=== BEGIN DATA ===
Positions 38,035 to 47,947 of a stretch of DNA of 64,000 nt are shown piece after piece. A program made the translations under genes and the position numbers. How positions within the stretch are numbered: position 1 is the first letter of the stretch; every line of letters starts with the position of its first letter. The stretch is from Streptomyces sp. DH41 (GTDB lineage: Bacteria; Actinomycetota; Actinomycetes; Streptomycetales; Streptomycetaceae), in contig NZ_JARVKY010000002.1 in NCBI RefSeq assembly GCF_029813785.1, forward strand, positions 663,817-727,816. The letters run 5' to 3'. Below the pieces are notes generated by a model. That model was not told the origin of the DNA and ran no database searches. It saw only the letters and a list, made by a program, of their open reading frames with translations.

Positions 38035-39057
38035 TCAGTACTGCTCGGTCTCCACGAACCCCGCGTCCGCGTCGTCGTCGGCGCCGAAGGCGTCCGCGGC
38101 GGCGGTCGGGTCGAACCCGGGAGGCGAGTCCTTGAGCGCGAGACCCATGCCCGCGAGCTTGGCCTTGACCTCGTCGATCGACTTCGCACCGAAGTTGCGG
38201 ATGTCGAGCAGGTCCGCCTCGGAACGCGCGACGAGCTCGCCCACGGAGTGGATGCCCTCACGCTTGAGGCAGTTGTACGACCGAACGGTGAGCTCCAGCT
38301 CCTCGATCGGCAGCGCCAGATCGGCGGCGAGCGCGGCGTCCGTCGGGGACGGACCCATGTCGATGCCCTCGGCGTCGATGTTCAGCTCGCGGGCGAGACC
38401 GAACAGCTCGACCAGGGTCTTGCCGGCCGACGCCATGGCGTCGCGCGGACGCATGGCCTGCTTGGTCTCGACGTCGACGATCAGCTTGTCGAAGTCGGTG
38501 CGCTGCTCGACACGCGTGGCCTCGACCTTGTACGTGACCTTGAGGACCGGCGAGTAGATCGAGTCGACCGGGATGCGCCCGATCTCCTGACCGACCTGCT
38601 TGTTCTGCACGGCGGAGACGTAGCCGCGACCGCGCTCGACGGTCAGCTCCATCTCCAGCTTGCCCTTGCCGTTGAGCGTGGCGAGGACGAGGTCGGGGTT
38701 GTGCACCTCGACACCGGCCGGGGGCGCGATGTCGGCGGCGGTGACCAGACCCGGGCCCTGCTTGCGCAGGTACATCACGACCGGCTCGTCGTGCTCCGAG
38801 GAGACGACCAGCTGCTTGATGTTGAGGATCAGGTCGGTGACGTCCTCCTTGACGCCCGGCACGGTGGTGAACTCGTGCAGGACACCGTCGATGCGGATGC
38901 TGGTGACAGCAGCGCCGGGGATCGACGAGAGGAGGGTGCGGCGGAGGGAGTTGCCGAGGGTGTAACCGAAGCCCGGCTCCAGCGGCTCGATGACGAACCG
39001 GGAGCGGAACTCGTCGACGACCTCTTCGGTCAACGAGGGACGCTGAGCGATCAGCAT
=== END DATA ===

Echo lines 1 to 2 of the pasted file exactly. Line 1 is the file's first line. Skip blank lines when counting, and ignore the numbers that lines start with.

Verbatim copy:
Positions 38,035 to 47,947 of a stretch of DNA of 64,000 nt are shown piece after piece. A program made the translations under genes and the position numbers. How positions within the stretch are numbered: position 1 is the first letter of the stretch; every line of letters starts with the position of its first letter. The stretch is from Streptomyces sp. DH41 (GTDB lineage: Bacteria; Actinomycetota; Actinomycetes; Streptomycetales; Streptomycetaceae), in contig NZ_JARVKY010000002.1 in NCBI RefSeq assembly GCF_029813785.1, forward strand, positions 663,817-727,816. The letters run 5' to 3'. Below the pieces are notes generated by a model. That model was not told the origin of the DNA and ran no database searches. It saw only the letters and a list, made by a program, of their open reading frames with translations.

Positions 38035-39057